Featured Linguist!

Jost Gippert: Our Featured Linguist!

"Buenos dias", "buenas noches" -- this was the first words in a foreign language I heard in my life, as a three-year old boy growing up in developing post-war Western Germany, where the first gastarbeiters had arrived from Spain. Fascinated by the strange sounds, I tried to get to know some more languages, the only opportunity being TV courses of English and French -- there was no foreign language education for pre-teen school children in Germany yet in those days. Read more



Donate Now | Visit the Fund Drive Homepage

Amount Raised:

$34724

Still Needed:

$40276

Can anyone overtake Syntax in the Subfield Challenge ?

Grad School Challenge Leader: University of Washington


Publishing Partner: Cambridge University Press CUP Extra Publisher Login
amazon logo
More Info


New from Oxford University Press!

ad

What is English? And Why Should We Care?

By: Tim William Machan

To find some answers Tim Machan explores the language's present and past, and looks ahead to its futures among the one and a half billion people who speak it. His search is fascinating and important, for definitions of English have influenced education and law in many countries and helped shape the identities of those who live in them.


New from Cambridge University Press!

ad

Medical Writing in Early Modern English

Edited by Irma Taavitsainen and Paivi Pahta

This volume provides a new perspective on the evolution of the special language of medicine, based on the electronic corpus of Early Modern English Medical Texts, containing over two million words of medical writing from 1500 to 1700.


Academic Paper


Title: Syntactic doubling and the structure of <i>wh</i>-chains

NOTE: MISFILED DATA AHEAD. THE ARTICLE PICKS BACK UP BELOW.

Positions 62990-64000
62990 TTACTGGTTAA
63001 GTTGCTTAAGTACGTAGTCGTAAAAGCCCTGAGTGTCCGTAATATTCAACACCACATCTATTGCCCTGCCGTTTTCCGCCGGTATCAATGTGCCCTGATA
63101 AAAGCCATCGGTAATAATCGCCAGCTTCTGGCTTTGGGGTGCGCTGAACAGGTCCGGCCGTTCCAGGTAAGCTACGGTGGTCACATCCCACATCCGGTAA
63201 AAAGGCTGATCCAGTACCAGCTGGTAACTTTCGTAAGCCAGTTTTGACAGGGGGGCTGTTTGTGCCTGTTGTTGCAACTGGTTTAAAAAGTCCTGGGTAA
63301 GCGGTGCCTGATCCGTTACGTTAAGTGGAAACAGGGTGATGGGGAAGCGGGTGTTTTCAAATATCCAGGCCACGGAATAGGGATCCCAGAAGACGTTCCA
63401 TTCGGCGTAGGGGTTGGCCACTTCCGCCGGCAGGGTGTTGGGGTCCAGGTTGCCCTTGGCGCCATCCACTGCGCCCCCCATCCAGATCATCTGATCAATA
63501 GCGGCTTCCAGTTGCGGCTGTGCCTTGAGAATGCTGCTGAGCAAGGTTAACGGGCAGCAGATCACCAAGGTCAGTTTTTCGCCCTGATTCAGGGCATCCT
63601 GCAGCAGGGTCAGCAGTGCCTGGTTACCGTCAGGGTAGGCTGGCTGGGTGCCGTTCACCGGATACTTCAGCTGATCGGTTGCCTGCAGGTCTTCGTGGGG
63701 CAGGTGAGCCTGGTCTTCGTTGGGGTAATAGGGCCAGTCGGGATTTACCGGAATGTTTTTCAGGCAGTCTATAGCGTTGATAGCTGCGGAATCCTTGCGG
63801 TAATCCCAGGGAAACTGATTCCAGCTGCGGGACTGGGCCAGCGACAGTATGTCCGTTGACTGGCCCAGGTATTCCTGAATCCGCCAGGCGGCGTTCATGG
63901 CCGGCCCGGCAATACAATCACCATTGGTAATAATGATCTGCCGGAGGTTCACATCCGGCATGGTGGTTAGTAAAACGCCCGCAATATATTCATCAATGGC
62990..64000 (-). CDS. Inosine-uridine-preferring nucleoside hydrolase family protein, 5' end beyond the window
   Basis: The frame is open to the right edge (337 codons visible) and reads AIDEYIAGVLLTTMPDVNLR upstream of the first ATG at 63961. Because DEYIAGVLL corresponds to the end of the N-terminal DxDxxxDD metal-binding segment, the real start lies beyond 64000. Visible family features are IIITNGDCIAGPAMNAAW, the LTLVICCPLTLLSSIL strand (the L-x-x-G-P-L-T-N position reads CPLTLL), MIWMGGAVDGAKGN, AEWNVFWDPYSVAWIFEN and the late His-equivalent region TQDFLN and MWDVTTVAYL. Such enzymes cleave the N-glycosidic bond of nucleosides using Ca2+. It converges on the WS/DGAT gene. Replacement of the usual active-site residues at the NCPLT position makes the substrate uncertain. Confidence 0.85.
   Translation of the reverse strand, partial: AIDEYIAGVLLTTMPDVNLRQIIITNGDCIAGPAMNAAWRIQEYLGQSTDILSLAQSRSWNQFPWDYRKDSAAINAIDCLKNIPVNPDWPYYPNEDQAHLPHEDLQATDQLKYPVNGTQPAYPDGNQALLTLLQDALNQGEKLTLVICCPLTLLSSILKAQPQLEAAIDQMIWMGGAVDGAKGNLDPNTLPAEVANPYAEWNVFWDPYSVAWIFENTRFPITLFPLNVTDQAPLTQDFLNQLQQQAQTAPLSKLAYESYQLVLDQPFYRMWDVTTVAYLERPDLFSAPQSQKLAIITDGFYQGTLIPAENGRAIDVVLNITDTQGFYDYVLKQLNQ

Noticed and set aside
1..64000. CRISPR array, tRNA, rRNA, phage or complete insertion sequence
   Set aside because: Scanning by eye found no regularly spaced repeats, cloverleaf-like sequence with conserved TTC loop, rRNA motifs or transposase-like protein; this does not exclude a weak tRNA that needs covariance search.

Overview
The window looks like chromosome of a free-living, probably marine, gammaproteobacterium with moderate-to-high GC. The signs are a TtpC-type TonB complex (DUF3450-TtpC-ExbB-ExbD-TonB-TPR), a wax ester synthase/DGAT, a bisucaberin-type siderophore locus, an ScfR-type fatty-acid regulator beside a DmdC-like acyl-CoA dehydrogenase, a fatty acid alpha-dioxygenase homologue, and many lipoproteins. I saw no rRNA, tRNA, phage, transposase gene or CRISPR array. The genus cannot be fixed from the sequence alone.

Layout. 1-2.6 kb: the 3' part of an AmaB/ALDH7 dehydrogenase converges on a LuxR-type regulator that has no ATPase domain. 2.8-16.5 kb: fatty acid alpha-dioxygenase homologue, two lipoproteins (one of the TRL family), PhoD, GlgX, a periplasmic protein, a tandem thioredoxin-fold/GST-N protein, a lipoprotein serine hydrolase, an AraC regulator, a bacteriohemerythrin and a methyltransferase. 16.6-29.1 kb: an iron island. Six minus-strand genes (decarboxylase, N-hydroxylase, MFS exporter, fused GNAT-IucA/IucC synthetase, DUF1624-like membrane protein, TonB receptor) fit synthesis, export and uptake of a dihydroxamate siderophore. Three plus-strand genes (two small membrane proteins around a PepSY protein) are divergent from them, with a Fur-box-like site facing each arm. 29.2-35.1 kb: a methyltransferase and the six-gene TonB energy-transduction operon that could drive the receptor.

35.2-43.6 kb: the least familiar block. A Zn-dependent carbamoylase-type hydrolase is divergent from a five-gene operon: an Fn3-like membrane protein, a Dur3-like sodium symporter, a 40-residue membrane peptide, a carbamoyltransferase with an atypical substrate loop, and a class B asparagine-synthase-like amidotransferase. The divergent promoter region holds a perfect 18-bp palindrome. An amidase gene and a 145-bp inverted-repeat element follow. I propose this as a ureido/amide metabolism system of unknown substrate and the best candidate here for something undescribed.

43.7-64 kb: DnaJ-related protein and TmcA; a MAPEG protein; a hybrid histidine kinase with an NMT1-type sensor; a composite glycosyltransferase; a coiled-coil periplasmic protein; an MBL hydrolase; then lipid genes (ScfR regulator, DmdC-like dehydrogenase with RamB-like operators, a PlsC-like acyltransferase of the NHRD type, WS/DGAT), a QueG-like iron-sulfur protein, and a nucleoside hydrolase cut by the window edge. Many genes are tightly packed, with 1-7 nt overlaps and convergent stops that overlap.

Author: Sjef Barbiers
Email: click here to access email
Homepage: http://www.meertens.knaw.nl/cms/en/staff/142446?task=view
Institution: Meertens Institute
Author: Olaf Koeneman
Email: click here to access email
Institution: University of Amsterdam
Author: Marika Lekakou
Email: click here to access email
Institution: University of Frankfurt
Linguistic Field: Syntax
Abstract: This paper discusses cases of syntactic doubling in wh-dependencies attested in dialects of Dutch, where more than one member of the same chain is spelled out. We focus on cases of non-identical doubling, in which the chain links spelled out have different forms. We demonstrate that the order of elements in a chain is fixed: the first (or syntactically higher) one is less specific that the second one. We argue that this generalization follows from partial copying, a process that copies a proper sub-constituent and remerges it higher in the structure. This naturally excludes the ungrammatical orders, as these would involve full copying plus the addition of features, in violation of the inclusiveness condition. The proposal requires pronouns to be spell-outs of phrases, and it is in combination with this hypothesis that the full set of data is accounted for in a uniform way. Advantages over alternative accounts of syntactic doubling are discussed.

CUP at LINGUIST

This article appears in Journal of Linguistics Vol. 46, Issue 1, which you can read on Cambridge's site or on LINGUIST .



Back
Add a new paper
Return to Academic Papers main page
Return to Directory of Linguists main page